Wiles - by JB Stoney
A sailor expects to reach a direction that is in keeping with his steering. A very slight movement of the helm, a very small deviation at first, if adhered to, will lead to a port very remote indeed from the one which you would have reached if that first slight movement of the helm had been obviated. One point of the compass may seem as nothing, but the farther you proceed according to it, the more definitely are you departing from the port you are bound for. Because it appears little at the inception one is induced to overlook it, and therefore the scripture calls deceivings of this kind "wiles", that is, by-paths, which deviate so little at the beginning from the true course that to raise an objection to it might seem fastidious. If the great divergence which will eventually ensue were seen at first no one with heart or conscience would have submitted to it. Hence it is at the point where the divergence is smallest that the spiritual man, who judgeth all things, proves his knowledge, and refuses to submit to that which in the eyes of the mass seems most trivial. The more the conscience is confined to the exclusive range of the Spirit of God, the less will it meet with support from the general company of saints; but one simple question tests everything—If I pursue this course where will it lead to ?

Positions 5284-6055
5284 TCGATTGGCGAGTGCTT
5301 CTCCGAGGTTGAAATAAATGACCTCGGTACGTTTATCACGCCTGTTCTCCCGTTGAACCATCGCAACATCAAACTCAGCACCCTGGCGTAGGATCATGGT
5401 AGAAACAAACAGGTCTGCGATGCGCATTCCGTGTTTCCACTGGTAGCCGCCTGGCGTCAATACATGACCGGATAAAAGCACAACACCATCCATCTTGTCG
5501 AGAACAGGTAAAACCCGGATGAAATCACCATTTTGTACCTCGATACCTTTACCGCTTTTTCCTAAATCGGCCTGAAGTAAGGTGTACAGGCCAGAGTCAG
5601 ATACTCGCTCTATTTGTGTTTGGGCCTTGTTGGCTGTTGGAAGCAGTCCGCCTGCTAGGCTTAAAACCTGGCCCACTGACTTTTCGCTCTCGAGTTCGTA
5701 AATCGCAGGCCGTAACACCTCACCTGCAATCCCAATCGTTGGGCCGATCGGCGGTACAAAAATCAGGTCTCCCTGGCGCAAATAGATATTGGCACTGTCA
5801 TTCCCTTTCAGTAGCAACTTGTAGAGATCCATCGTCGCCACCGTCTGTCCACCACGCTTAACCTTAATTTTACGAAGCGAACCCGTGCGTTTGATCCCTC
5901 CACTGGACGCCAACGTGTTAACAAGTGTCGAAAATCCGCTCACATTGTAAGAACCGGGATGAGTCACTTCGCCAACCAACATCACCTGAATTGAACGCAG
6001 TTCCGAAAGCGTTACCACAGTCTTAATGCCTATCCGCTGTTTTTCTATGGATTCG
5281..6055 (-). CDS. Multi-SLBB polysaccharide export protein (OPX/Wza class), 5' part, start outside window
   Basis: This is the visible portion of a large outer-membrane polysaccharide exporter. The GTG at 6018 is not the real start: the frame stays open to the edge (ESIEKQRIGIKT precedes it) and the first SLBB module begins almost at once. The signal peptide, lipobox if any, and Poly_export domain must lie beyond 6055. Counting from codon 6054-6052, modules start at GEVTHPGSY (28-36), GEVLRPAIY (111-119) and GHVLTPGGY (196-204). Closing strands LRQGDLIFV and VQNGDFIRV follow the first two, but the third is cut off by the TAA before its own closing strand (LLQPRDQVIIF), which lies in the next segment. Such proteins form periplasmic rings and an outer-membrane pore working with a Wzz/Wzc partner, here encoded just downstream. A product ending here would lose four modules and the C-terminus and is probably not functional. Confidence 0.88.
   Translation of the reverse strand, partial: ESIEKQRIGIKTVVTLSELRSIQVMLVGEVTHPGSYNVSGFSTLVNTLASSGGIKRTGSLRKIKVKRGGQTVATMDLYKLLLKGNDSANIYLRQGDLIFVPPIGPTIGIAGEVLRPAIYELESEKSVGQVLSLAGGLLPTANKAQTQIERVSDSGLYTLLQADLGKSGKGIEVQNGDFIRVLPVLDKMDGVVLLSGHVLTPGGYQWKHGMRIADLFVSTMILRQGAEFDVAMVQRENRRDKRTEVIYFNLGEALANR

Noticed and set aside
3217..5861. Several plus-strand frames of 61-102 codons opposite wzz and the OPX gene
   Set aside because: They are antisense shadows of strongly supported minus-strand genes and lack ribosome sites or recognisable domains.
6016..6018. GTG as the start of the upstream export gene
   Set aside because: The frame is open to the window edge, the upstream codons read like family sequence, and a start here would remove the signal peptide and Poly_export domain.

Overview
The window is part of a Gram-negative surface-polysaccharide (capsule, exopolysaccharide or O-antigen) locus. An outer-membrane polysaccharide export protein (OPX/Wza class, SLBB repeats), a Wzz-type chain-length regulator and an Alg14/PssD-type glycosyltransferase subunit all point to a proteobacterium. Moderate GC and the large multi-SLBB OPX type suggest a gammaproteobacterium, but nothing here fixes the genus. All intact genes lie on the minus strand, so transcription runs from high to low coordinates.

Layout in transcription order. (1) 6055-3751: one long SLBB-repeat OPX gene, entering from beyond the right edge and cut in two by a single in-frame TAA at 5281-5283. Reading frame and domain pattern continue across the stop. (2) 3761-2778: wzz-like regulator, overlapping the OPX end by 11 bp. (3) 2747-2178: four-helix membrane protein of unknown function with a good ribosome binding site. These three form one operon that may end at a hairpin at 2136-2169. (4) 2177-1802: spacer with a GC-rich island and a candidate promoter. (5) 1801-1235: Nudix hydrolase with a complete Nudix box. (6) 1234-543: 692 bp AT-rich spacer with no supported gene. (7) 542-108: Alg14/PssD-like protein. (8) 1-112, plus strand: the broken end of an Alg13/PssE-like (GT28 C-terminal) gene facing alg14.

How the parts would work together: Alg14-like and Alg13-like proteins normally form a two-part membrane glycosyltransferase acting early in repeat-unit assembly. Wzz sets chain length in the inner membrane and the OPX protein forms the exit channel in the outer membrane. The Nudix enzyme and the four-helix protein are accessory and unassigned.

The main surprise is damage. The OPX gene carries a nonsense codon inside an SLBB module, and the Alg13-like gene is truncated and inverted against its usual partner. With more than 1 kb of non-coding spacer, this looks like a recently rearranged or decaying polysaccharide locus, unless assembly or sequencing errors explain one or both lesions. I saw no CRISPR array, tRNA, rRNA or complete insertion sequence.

You do not fear "the fly" which spoils the apothecary's ointment; as in the voyage it is the little wrong turn of the helm which diverts the ship from its course, so does the fly, a thing small in itself, destroy a crop of fairest promise, though it may only attack the leaf. For this there is no remedy but to be preserved from atmospheric influence, and blessed indeed will this year be to you, if you, having found perfect atmosphere in the sanctuary, come forth to act here in everything according to God.